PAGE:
Can You Pass This STEM Test?
My father used to say, “You can prove anything with statistics.” I’ve read statistic-laden articles that contend we have an overabundance of people in STEM professions now. I’ve read even more articles that say we are on the verge of a true crisis in our 21st century workforce.
Who’s right? Would you think I’m really passing the buck if I say that perhaps it doesn’t matter? The STEM movement goes far beyond preparing students for a specific job. It deals with teaching and learning an overarching set of thinking and “doing” skills that are needed in all areas of our lives.
Maybe Diane Ravitch was correct in her September 14th follow-up blog post on STEM. After an initial STEM post that seemed to belittle the push for STEM education, she wrote a follow-up commentary directly to Brian Crosby – a 30-year teaching veteran at the forefront of the STEM revolution.
Brian, an award winning fifth grade science teacher who now helps schools in northern Nevada improve STEM education, took issue with her post. In her reply, Ravitch says:
I want to assure Brian and everyone else who is teaching STEM subjects that I believe they are a deeply important and valuable part of a liberal education. I don’t think anyone should be ignorant of mathematics, science, engineering, and technology. These are hugely important skills, tools, and knowledge in our society–not only for careers but for general civic understanding and personal survival.
STEM is not science or technology or engineering or math
Still, I wonder if Ravitch really gets it when describing “STEM subjects.” STEM is not comprised of four independent subjects taught in isolation from one another. That said, it’s certainly true that in some “STEM-focused” schools, the math and science classes might as well have signs on the door that read, “Quarantined! Only science (or math) taught here! ” Technology is often taught as a separate set of skills without explicit integration to what kids are learning in science or math or art or any other subject. And where’s that “E” anyway?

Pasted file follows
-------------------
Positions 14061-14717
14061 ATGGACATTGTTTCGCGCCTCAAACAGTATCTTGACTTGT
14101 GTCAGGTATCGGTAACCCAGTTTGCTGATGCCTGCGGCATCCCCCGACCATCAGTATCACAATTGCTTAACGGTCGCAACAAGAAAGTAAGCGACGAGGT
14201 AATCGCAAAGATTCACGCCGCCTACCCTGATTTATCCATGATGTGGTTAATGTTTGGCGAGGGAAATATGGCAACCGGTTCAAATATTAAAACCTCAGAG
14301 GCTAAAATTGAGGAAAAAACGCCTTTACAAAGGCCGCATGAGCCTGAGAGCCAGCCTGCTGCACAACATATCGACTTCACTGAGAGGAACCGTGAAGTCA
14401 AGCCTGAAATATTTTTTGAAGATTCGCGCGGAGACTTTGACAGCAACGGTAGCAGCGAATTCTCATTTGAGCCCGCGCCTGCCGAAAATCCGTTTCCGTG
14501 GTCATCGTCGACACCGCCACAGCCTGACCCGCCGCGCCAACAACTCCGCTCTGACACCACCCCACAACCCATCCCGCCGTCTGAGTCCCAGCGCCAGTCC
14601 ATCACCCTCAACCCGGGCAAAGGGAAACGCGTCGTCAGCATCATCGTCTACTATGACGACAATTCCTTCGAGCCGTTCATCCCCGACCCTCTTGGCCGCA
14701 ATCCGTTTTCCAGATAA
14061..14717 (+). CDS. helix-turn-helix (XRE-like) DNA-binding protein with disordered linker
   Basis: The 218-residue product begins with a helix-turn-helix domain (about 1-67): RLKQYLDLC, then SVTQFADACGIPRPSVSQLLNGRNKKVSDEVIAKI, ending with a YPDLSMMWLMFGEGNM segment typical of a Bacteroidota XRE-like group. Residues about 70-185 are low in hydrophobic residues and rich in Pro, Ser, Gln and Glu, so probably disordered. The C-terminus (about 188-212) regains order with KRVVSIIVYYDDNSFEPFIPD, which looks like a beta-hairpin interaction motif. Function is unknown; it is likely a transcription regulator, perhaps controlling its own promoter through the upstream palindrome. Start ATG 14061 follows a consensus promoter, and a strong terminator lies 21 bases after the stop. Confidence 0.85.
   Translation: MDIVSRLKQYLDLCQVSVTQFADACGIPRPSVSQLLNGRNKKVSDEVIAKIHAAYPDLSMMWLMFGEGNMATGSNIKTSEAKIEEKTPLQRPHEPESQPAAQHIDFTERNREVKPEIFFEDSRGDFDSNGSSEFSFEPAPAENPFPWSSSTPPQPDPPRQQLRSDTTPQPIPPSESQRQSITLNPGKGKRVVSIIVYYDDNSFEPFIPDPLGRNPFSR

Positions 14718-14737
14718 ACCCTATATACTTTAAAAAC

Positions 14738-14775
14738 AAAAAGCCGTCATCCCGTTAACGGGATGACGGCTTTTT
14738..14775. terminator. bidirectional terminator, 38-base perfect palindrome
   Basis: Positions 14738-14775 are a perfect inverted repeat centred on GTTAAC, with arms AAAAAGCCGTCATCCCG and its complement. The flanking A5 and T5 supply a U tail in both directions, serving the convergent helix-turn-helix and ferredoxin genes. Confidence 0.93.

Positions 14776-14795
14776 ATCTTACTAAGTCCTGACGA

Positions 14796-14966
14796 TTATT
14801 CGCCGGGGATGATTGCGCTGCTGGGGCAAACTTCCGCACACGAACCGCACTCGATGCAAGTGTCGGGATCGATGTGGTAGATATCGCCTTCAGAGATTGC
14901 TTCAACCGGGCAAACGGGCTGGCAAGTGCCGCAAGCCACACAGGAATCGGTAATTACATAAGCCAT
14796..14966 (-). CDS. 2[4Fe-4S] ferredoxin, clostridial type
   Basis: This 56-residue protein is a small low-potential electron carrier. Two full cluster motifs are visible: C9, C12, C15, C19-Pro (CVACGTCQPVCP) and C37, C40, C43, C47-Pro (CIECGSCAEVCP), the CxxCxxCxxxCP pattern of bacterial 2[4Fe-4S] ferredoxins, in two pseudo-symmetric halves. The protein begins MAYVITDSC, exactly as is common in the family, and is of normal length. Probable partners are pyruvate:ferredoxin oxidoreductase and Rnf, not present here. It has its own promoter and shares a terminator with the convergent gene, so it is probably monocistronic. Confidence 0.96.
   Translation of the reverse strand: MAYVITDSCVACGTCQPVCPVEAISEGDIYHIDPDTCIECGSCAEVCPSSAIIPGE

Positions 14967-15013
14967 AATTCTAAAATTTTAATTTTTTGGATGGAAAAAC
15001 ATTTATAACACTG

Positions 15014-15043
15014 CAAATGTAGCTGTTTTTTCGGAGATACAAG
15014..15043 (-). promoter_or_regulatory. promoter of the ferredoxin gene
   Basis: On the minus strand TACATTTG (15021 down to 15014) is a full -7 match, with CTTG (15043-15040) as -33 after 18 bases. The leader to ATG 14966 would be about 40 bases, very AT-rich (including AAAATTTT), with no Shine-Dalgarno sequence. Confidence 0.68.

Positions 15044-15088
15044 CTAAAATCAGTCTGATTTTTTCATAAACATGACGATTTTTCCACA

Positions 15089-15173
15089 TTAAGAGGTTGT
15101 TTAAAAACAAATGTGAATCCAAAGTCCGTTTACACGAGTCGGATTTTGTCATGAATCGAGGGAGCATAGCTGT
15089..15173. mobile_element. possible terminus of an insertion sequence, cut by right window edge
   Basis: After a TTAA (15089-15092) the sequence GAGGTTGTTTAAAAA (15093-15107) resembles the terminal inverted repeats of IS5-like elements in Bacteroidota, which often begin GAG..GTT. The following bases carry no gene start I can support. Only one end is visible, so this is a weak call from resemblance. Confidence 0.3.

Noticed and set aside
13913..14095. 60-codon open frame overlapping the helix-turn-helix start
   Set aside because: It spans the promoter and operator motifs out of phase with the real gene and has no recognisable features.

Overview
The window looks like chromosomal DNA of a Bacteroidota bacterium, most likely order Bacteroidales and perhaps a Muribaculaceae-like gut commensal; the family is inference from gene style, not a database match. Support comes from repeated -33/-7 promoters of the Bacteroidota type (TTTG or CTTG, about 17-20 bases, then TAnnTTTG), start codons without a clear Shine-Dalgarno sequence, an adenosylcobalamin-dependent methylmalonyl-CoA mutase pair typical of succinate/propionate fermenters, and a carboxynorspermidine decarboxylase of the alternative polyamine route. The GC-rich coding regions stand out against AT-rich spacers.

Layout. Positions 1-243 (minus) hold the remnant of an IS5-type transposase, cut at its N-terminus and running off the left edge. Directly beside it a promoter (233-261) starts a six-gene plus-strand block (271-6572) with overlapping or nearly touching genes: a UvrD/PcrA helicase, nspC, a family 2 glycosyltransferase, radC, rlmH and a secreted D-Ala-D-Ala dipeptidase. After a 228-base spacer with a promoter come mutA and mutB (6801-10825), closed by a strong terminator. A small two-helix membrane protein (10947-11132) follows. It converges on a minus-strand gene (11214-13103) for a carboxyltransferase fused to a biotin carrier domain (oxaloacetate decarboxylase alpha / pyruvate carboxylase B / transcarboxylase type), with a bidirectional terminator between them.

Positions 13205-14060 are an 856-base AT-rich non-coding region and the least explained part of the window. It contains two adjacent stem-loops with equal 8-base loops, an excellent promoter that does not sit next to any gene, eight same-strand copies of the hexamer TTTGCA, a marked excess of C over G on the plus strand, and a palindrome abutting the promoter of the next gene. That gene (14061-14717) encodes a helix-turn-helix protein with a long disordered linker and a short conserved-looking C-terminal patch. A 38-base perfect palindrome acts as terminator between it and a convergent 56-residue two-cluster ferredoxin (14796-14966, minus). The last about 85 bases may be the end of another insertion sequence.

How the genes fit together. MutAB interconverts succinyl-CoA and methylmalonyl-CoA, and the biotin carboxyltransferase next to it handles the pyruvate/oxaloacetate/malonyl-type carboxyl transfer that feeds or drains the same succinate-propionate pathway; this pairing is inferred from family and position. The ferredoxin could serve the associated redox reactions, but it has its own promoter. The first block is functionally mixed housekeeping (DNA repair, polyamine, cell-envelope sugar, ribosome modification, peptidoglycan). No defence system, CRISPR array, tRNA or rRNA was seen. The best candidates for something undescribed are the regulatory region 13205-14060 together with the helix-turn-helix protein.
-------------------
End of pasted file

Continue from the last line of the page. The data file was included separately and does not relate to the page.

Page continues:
My long-suffering MiddleWeb editor, John Norton, can answer that last question. In fact, he says it pretty well in a comment at a New York Times Learning Network post recently:
“. . . I would like to raise the concern that science and math does not equal “STEM” and that a science teacher or math teacher isn’t the equivalent of a STEM teacher. Technology is in there, of course, but in particular I’m thinking about the all-important engineering piece. Good STEM lessons and projects *begin* with the engineering design process.”
Well said! The STEM movement addresses some alarm bells going off because science, math, and technology (and the arts) are still being taught in isolation instead of as an integrated curriculum. STEM integrates these subjects through an engineering design approach that involves students in looking at problems we really face and in gaining skills they need to solve these problems. When you think “STEM,” think redesigning curriculum to produce kids who think, work in teams, create and innovate, and recognize and solve problems.
STEM teaches the “how to” that will make a big difference in our 21st century workforce. And it produces students who have a deeper understanding of their subject matter as well.
There are some things we CAN predict
No, we don’t know the exact jobs that will be available by the time all students we teach enter the workforce. But we do know many of the job-related skills they need in order to be productive members of that workforce – in any profession. In fact, they need these skills to be well-rounded citizens.
Diane Ravitch ends her September 14 blog post with a statement we can all agree with.
“The hard thing is to learn how to learn, and to continue doing it long after you graduate from high school or college.”
Agreed. Now let’s recognize and celebrate the potential of STEM to do that – across the curriculum. And let’s be advocates for this approach.
Okay – here’s the STEM test . . .
Answer in 100 words or less:
What is STEM?
Think it through. You never know when you’ll be asked to give an elevator speech on that, and how you answer makes a difference in other people’s perceptions of its value.
P.S. Brian Crosby (@bcrosby) is off to a terrific start in Reno, Nevada! He tweets that 800 Pre-K to 8th graders from 12+ schools designed hot air balloons in class, then brought them to launch at the races. His post on Going Deep: STEM in the Connected Classroom is a thought-provoking read.
Also: we had a great chat with Brian about STEM leadership in the comments area of this MiddleWeb post.